Howe’s Cave, in the east part of Cobleskill, five miles from Schoharie Court-house, is a place of much interest. It was discovered by Lester Howe in 1842. Its entrance is about fifty feet above the Cobleskill Creek. After passing through several spacious rooms, one of which, called "the Chapel," is sixty or seventy feet long by twenty wide and twenty or thirty high; then, crawling through a passage two hundred feet long, there is a sheet of water thirty feet long, twenty wide, and ten deep. Beyond this point the cavern has a number of large rooms and extends several miles, much of the way along a brook. Stalactities of a large size have been found there. The sulphur and chalybeate springs, which are much like those in Virginia, are in a ravine, the principal one boiling up from the bed of a small stream, and yielding an abundant supply. There are smaller springs of the same kind near. There is a pretty cascade one fourth of a mile from the Shower House; and fossil leaves and moss, in great perfection, are easily obtained around the springs. The waters are celebrated for the cure of cutaneous and other troublesome diseases. The Pavilion, a magnificent hotel, was built there by a company in New York, in 1836, on an eminence near the springs, and with other houses near, in much frequented. There are now eight hotels there and a number of private boarding-houses. The Pavilion, the Eldridge House, Congress Hall, Union, and Sharon House, are the principal hotels. The Springs are white sulphur and magnesia, and there are extensive bathing houses, with warm and cold sulphur baths. There are accommodations for two thousand guest. Sharon is forty-five miles from Albany, and may be reached by the Central Railroad to Palatine Bridge, or by the Susquehanna Railroad to Cobleskill.

Gebhard’s Cave, formerly called Ball’s Cave, is four miles east of Schoharie Court-house, and was first explored in 1831; a small boat having been let down into it, with which to move about. The entrance is funnel-shaped, twelve feet in diameter. It is in the midst of a forest, and there is a descent seventy feet deep, nearly perpendicular, through a natural chimney in the massive rock, in which there is now a substantial ladder. Then there is a descent of thirty feet more by a craggy way and another ladder. After this, a passage ten feet wide, thirty long, and, in places, not more than three feet high, and arched overhead, while on its right issues a stream of pure water from an opening three feet wide and fifteen inches high; then in a small boat, with a torch in hand, at first reclining, and then able to stand, pushing along by projecting rocks, one passes fourteen natural dams about four inches thick on the top, in passages eight or ten feet wide and of an equal height, with water from ten to thirty feet deep, the water trickling over these dams into a small lake, near which is a room fifty feet square, and beyond it a stream leading to a lake four hundred feet long, eight or ten wide, from six to thirty feet deep, and one hundred below the surface of the earth, which a breeze never ruffled and on which the sun never shone. The arched limestone over this lake is, in some places, from twenty to thirty feet high. At the south-west end of the lake is an enlarged outlet and a rotunda fifteen feet in diameter and forty feet high in its centre, with a vaulted roof and a concave floor. Beyond the rotunda is a low, narrow passage several hundred feet long. Many rare minerals of much beauty and value are found in the cave, but bats are its only living inhabitants.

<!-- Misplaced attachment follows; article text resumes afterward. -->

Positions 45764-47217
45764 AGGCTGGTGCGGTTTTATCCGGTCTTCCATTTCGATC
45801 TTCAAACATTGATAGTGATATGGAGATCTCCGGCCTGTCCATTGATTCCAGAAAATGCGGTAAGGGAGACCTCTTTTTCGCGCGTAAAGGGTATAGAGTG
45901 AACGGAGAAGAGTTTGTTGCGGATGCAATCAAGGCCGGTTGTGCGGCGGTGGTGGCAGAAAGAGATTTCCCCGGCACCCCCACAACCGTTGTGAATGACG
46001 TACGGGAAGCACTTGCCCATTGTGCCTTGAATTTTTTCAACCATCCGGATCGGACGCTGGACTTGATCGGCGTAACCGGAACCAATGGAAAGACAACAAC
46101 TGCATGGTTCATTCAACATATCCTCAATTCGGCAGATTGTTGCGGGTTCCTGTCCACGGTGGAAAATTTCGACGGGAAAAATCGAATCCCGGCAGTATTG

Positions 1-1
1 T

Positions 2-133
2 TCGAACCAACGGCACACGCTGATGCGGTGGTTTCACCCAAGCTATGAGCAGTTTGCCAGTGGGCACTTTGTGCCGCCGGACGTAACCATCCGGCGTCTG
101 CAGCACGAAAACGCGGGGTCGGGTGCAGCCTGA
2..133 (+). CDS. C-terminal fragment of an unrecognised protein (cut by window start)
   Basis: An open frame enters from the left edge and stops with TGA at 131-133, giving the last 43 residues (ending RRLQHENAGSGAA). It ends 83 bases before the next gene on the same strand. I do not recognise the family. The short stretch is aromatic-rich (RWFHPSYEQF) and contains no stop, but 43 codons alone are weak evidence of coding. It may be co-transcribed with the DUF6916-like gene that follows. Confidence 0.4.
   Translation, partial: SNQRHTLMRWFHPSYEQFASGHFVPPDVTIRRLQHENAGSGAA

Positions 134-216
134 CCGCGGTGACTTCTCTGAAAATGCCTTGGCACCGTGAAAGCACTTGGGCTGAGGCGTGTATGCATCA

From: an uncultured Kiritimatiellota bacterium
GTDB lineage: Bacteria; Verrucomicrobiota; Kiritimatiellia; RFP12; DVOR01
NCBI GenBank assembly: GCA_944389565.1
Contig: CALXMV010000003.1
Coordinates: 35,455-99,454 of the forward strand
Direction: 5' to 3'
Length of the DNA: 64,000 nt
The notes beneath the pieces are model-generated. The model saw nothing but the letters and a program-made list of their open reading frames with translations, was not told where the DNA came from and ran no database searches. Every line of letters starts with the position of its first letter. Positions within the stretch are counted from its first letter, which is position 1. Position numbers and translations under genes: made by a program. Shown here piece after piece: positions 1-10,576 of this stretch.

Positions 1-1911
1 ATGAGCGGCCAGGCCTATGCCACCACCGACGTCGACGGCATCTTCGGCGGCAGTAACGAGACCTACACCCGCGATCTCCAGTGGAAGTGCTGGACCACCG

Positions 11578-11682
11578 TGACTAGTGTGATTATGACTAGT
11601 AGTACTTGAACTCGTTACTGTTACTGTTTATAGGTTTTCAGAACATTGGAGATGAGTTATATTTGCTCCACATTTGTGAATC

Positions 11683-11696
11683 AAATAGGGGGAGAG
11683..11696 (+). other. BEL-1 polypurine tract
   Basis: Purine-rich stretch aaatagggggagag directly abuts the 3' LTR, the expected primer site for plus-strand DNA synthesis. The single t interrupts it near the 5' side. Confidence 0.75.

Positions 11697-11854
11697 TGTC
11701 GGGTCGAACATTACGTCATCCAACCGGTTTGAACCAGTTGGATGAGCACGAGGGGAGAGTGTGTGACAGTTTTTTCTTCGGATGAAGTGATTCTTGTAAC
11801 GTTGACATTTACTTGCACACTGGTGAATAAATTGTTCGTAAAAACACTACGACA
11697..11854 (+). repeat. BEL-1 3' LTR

Early in the history of Schoharie County, a man named Vrooman, living in what is now the town of Fulton, left his house and farm, during the winter, under the care of one Truax, a hired man, with a negro named Motor, and his wife Mary, to assist him. One evening Truax having in hunting shot some pigeons, gave them to Mary to dress and cook for his breakfast. After dressing them, she put the knife, covered with blood, in her pocket. The next morning she rose, and, having prepared for breakfast, went to call Truax, when she found him in his bed murdered by having his throat cut from ear to ear. The negros were arrested, and as she had the bloody knife in her pocket, and her husband would say nothing, they were tried for the murder in Albany, and publicly burned there. Many years after, a man named Moore, who left Schoharie for Pennsylvania soon after these events, being on his death-bed, tortured with remorse, and having fearful visions of ghastly wounds, flowing blood, and bodies writhing in the crackling flames, confessed that he and the negro murdered Truax, having entered the house through the large, low chimney, and that Mary knew nothing of the deed of blood.

Schoharie County has an area of 675 square miles, 33,519 inhabitants; and in 1860 its products were: grain, 1,028,881 bushels; hay, 48,774 tons; potatoes 190,432 bushels; apples, 222,182 bushels; butter, 1,832,257 pounds; and cheese, 71,016 pounds. There were, in 1860, 137, more males than females in the county.